Ruby Scripting was first added to DoubleCAD, and now in TurboCAD 18. This was needed, because Microsoft had abandoned VBA. (I asked about TurboLISP: it was dropped long ago.)
I recalled that TurboCAD came with several verticals, and so I wondered what was happening with them. Mr. Mayer explained that at one time TurboCAD came in four flavors: Basic, Architectural, Mechanical, and Platinum. As of R17, the four were recombined into two Pro editions: Basic and Platinum. Basic has some of arch and mech, and Platinum has much more. On the architectural side, there's multi-component walls and rails; on the mechanical side, thread, bend and unbend tools.
Mr. Mayer gave a fascinating explanation for merging the products: because IMSI/Design found their customers were buying both arch and mcad editions. By making both verticals available in one package, TurboCAD has a distinctive position compared with other AEC products. Also, while more CAD packages now import SketchUp, TurboCAD is the only one to also export drawings in SKP format.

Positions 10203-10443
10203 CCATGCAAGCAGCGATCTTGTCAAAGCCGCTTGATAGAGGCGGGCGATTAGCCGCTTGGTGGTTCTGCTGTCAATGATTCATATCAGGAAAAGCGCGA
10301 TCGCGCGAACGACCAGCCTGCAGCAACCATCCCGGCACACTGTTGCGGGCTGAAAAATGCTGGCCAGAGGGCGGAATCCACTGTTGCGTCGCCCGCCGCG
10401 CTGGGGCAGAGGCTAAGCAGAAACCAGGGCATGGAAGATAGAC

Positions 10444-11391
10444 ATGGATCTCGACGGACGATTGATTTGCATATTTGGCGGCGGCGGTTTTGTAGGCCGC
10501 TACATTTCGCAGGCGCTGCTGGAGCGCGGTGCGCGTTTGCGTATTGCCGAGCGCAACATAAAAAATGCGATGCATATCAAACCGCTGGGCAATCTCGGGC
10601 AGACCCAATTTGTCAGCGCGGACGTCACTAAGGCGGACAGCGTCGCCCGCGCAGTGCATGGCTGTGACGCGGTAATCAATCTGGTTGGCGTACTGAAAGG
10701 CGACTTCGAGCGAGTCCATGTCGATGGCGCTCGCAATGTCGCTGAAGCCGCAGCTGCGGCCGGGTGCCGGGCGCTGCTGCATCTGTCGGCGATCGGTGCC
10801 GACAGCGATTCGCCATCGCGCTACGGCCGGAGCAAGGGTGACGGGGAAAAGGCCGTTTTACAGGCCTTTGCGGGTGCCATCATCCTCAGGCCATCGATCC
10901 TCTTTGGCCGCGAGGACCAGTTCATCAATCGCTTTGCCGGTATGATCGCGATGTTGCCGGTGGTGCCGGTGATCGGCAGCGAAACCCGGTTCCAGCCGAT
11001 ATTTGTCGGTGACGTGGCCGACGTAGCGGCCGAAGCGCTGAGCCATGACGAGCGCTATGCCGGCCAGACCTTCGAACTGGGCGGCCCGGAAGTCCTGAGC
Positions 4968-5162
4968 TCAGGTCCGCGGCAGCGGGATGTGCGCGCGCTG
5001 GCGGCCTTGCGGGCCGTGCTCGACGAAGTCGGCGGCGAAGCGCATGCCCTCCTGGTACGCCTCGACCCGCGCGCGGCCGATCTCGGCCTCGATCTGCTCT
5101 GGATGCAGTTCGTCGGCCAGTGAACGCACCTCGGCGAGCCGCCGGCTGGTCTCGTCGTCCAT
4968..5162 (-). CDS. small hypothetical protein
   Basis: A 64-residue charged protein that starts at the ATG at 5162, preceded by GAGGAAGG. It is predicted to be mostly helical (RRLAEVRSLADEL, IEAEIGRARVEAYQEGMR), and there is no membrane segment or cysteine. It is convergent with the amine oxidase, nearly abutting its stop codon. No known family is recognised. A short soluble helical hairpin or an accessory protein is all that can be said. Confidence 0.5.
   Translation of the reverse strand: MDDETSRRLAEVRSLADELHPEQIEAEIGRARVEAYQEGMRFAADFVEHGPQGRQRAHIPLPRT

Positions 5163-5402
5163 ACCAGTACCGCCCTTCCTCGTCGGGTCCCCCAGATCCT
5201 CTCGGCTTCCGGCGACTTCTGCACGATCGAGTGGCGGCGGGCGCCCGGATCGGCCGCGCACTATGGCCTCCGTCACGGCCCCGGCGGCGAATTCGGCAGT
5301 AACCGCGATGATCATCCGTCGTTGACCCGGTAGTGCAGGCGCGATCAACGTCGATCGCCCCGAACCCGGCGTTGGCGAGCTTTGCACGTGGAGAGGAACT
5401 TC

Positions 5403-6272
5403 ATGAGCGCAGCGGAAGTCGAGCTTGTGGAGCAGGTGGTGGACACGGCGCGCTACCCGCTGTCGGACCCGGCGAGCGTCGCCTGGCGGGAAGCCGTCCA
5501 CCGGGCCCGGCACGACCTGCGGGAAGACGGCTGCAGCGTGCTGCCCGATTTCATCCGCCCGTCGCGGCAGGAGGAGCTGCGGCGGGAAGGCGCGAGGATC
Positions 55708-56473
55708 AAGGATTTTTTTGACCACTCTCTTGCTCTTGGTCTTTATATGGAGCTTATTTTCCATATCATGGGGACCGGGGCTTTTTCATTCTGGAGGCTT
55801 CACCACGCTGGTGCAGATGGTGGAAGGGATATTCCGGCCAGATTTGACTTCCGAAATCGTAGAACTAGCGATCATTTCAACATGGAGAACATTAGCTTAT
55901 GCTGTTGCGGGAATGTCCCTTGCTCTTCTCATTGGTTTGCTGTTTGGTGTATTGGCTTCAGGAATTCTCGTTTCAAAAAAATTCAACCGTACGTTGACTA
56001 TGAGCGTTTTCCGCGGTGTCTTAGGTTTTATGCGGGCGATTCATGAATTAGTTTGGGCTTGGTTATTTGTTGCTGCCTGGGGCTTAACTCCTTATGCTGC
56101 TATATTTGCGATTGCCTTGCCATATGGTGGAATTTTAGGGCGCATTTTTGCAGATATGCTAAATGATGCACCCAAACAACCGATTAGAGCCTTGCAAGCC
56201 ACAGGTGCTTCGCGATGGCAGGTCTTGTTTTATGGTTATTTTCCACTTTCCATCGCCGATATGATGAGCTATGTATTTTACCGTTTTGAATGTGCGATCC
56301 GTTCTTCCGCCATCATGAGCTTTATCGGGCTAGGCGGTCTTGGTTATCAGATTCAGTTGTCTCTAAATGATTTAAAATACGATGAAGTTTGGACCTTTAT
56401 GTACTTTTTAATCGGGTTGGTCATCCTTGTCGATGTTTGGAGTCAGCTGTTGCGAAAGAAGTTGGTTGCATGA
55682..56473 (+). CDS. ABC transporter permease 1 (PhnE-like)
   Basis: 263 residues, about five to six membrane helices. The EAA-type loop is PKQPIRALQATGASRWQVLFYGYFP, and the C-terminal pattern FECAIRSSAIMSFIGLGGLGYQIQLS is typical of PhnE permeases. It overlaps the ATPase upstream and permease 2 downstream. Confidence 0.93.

"What about TurboCAD Macintosh?" Mr. Mayer found that sales increased ever since Autodesk announced AutoCAD for the Mac. IMSI/Design sells theirs mainly through Apple retail stores and their own Web site.
"And DesignCAD?" They still sell DesignCAD, which has a small and loyal user base.
"What ever happened to CorelCAD?" After IMSI/design acquired it, they sold it for 3-4 years under its original name of VisualCADD, and then sold it to Tri Tools Partners, who support it to this day.
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Programming Languages and AutoCAD, Part 1
Guest Editorial by Patrick Emin
AutoCAD is dear to my heart, because I worked with it for about 20 years now. At first, I drew lines that were supposed to represent real things. This is typically how the draftsman work with AutoCAD: creating geometric objects that represent real objects.